Many, many years ago, I became convinced I was to go to Guyana, South America and remain on the mission field for a year. Struggling a bit with what I believed was a clear directive of the Holy Spirit, I counseled with a number of individuals with the majority confirming and encouraging me to follow through with just a couple of individuals not so convinced.
Ultimately, there I am 36,000 feet in the air, on my way to Guyana and then it hits. “Are you crazy? What are you doing?”
You see, I had sold everything – my truck, my house, household and personal possessions – down to what I could get into just two suit cases.
The ultimate was having to find a new home for my dog. I am a huge dog lover to the point that I say even today, “You can take my new truck, my condo, everything I’ve got – but heaven help you if you mess with my dogs. You just might go home to be with Jesus much sooner than you anticipated!” Oh, just kidding.
It was during my flight that it dawned on me I really didn’t have clarity in terms of what I was to do when I got to Guyana. I know, I know. But I knew I was to go. Now, I am convinced what I am about to share will leave some of you asking, “Really, seriously?” As I stepped off the jet way on to Guyanese soil, I instantaneously, immediately knew what I was to do in Guyana. I was to travel from village to village, staying about three months in each village, teaching personal evangelism and leading teams to go out in their respective villages (communities) and share the Gospel. Now, once again, this was many years ago, when personal witnessing and evangelism was foreign to most Guyanese. For the most part, the view and opinion of many Guyanese Christians was, “Isn’t that the Pastors job?”
One day in a village called Mahaica, I was leading a team of approximately 6 individuals when we came upon a house with a man sitting on the front steps of his home. As we approached, I immediately noticed by his body language he really didn’t want to be bothered. However, when I asked if we could talk to him, he agreed. I also noticed that his left foot was bandaged and appeared to be swollen to 3-4 times normal foot size. As we began to share Jesus with him, his whole manner began to soften and change. At one point, he interrupted me and said, “I thought all you wanted was money just like another group that came by some time ago that was handing out religious material.”
Assuring him we did not want money, I asked about his injured foot. He shared he had cut it while gathering wood in the jungle and it was now severely infected bordering on gangrene. I asked if we could pray for God to heal his foot. I will never, ever forget his facial expression and reply. A look of dismay brought, “You don’t want money and you want to pray for me?”
The next morning was Sunday and I was to share at the church in Mahaica. Wanting to get settled and fully prepared before the Sunday morning service began, I arrived early. I was met by two individuals that participated in yesterday’s evangelism team. Standing at the entrance of the church, they said, “Phillip, look toward the front of the church.” There sitting on the front row was the man we had prayed for yesterday. Lloyd (the man’s name) was sitting there weeping. As I approached him and our eyes met, he said, “Look – pointing at his foot.” God had completely healed his foot. That Sunday, Lloyd surrendered his life to Christ Jesus and ultimately became a pillar of the Mahaica church.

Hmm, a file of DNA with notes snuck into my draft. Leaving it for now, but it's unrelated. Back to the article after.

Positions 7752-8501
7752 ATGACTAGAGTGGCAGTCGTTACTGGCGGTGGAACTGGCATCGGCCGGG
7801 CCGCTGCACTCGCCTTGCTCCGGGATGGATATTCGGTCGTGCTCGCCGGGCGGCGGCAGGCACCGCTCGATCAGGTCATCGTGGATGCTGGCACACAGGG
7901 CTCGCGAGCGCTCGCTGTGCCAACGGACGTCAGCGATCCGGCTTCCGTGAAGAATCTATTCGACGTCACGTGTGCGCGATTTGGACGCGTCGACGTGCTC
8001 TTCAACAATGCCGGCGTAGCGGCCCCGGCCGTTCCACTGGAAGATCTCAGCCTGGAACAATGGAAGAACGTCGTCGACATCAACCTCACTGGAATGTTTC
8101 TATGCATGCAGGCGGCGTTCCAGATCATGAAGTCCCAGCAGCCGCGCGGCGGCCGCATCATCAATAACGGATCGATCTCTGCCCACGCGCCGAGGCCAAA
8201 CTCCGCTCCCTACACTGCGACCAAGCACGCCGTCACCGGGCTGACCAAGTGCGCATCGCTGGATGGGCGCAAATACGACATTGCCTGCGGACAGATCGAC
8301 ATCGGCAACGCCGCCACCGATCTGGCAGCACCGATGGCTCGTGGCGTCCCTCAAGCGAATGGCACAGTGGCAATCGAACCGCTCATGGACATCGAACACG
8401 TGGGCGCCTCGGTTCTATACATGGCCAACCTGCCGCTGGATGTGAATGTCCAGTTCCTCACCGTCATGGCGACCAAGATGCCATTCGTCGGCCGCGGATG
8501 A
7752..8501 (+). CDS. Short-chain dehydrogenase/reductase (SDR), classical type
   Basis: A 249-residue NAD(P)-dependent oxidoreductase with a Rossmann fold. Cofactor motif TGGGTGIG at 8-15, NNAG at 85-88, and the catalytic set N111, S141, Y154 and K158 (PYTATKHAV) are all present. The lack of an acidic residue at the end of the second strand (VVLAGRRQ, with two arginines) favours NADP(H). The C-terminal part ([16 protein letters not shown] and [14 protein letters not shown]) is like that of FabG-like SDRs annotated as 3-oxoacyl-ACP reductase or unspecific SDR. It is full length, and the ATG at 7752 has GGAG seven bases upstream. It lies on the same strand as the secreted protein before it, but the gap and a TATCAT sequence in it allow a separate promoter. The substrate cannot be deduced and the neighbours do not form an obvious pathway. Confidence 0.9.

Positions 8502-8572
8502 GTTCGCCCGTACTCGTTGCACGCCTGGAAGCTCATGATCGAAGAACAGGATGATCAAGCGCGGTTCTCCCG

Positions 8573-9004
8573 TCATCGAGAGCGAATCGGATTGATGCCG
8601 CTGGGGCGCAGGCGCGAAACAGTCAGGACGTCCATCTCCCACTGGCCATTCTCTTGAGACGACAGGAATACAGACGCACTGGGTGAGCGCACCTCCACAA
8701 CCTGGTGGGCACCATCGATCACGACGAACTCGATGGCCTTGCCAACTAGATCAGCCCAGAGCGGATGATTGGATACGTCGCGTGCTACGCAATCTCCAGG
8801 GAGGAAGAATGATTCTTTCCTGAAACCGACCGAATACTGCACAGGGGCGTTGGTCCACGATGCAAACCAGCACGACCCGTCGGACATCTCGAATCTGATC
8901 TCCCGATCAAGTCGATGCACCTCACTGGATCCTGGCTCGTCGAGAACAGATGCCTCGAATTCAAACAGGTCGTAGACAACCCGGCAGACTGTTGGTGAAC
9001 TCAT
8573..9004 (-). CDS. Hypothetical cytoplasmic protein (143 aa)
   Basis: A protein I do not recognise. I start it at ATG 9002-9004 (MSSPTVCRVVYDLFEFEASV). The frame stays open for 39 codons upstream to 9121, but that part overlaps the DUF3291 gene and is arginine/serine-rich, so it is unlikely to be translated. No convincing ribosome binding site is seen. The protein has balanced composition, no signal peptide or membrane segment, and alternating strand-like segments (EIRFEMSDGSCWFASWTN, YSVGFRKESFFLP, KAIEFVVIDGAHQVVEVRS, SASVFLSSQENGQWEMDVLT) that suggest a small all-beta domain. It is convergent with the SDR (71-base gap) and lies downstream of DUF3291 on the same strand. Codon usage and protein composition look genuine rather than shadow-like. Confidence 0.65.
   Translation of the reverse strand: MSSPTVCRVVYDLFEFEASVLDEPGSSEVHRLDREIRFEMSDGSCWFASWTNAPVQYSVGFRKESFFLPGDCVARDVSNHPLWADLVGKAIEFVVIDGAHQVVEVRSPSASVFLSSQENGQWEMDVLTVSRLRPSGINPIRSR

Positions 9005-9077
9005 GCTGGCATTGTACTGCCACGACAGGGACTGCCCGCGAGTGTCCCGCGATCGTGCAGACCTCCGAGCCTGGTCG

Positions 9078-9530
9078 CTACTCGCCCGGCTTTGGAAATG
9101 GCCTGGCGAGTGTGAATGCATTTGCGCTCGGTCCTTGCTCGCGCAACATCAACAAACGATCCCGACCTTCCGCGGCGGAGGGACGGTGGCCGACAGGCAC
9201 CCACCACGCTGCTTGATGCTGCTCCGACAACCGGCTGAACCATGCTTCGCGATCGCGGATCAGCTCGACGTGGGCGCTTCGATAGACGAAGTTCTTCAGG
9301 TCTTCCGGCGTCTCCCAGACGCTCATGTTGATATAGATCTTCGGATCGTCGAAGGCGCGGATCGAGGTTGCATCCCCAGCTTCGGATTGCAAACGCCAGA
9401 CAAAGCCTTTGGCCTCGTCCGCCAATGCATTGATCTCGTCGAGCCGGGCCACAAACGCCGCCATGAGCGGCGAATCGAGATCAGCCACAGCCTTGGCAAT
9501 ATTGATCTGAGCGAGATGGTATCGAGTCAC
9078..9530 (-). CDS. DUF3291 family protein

As we stand upon the threshold of a New Year, I am fully persuaded God is asking , “Will you go to places, people, surroundings and atmospheres that you would just as soon not go?”
Jesus told His disciples very clearly to “go…and make disciples of all nations, baptizing them in the name of the Father and of the Son and of the Holy Spirit.” (Matthew 28:19)
That was His last injunction to them before He left this earth. Jesus, our perfect Role Model, poured Himself out for people (all people) and He intends His followers to do the same. Clearly, if Jesus made evangelism the subject of His last command to His disciples on earth, then it must be important. If we love Him and seek to obey Him, then we must carry it out.
Witnessing and evangelizing is not an optional extra. It is a major part of the obedience of the whole Church. The Church, Peter reminds us, exists not least to “declare the wonderful deeds of Him who called you out of darkness into His marvelous light. Once you were no people but now you are God’s people; once you had not received mercy but now you have received mercy.” (1 Peter 2:9-10)
I would be the first to admit that love is the most attractive quality in the world. And it lies at the very heart of true Christianity. Who knows just how many “Lloyd’s” God has just waiting for you to come along. The God you and I worship is a missionary God. And so we, too, should be committed to mission.
“The people who know their God will be strong and take action.” (Daniel 11:32)
This is all about people – all people.